Microsoft has today unveiled a new web service designed to help users manage and track power usage of their houses, which they've called (cleverly) Hohm. According to Ars Technica, it'll utilize smart grid technology to get data on energy use when available, although even if it's not, users can put their own details in and then even share results.
Microsoft describes their service as, "Microsoft Hohm is a free online beta application that helps you save energy and money. With Microsoft Hohm you can better understand your home energy usage, get recommendations to conserve energy and start saving. As with any recommendation engine, Hohm will provide increasingly more accurate and relevant suggestions for energy conservation as its users contribute home energy input and feedback. One of the objectives during our beta period is to refine our tool and further increase the value our product can offer to you. As you may know, other companies have introduced similar services; Google has their own offering, as well as Cisco, so having Microsoft in the game will certainly help push them to progress their products. Hohm is, currently, four utility partners have signed up with Microsoft (Puget Sound Energy, the Sacramento Municipal Utility District (SMUD), Seattle City Light and Xcel Energy), but they will be adding more in the future.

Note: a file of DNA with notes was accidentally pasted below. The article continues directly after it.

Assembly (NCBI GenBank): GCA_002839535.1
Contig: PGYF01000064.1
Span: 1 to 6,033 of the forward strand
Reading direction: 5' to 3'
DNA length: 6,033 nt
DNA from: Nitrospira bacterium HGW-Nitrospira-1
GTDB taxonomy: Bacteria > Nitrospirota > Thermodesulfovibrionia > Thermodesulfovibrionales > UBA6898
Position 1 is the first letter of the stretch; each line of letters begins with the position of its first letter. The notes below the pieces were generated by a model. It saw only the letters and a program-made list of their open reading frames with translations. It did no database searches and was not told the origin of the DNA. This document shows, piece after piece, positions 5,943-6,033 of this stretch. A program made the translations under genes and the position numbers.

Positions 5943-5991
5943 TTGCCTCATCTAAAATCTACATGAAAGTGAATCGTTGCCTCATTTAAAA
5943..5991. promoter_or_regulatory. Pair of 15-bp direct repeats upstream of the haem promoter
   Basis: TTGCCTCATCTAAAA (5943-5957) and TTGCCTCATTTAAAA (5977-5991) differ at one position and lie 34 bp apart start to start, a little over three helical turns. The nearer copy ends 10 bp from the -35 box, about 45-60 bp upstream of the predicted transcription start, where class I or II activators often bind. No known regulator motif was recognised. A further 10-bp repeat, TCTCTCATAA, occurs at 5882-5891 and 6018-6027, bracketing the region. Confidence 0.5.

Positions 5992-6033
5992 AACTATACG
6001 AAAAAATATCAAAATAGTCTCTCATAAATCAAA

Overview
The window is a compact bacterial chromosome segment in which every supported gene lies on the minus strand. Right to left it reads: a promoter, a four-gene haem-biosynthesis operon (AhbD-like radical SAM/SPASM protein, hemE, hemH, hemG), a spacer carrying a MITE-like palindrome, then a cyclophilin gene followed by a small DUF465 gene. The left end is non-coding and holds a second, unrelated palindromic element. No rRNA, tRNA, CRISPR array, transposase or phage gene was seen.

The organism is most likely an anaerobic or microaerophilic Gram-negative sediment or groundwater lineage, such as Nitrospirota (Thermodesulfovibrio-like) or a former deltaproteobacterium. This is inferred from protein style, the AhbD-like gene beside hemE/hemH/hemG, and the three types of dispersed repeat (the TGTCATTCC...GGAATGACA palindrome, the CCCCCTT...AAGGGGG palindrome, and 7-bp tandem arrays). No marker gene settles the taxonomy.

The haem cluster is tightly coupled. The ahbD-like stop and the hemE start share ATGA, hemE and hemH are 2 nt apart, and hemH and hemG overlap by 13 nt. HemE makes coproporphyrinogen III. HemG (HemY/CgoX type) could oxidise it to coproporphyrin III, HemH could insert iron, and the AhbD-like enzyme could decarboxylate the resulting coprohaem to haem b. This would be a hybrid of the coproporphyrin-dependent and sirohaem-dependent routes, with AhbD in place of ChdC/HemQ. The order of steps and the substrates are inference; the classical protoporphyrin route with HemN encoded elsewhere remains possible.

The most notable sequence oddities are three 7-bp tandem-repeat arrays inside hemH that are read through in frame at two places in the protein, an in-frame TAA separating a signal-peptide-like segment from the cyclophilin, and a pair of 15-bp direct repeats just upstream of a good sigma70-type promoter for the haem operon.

Once users start building up data, Hohm will begin providing recommendations on how to improve energy usage and bring it down, as you'd expect. The idea behind these services is relatively simple, and similar to that of the dashboard on a Prius; if you show a user how much they're actually using, it will bring the desire to draw it down. If you're interested in giving this a go, you can request an invitation to the beta here.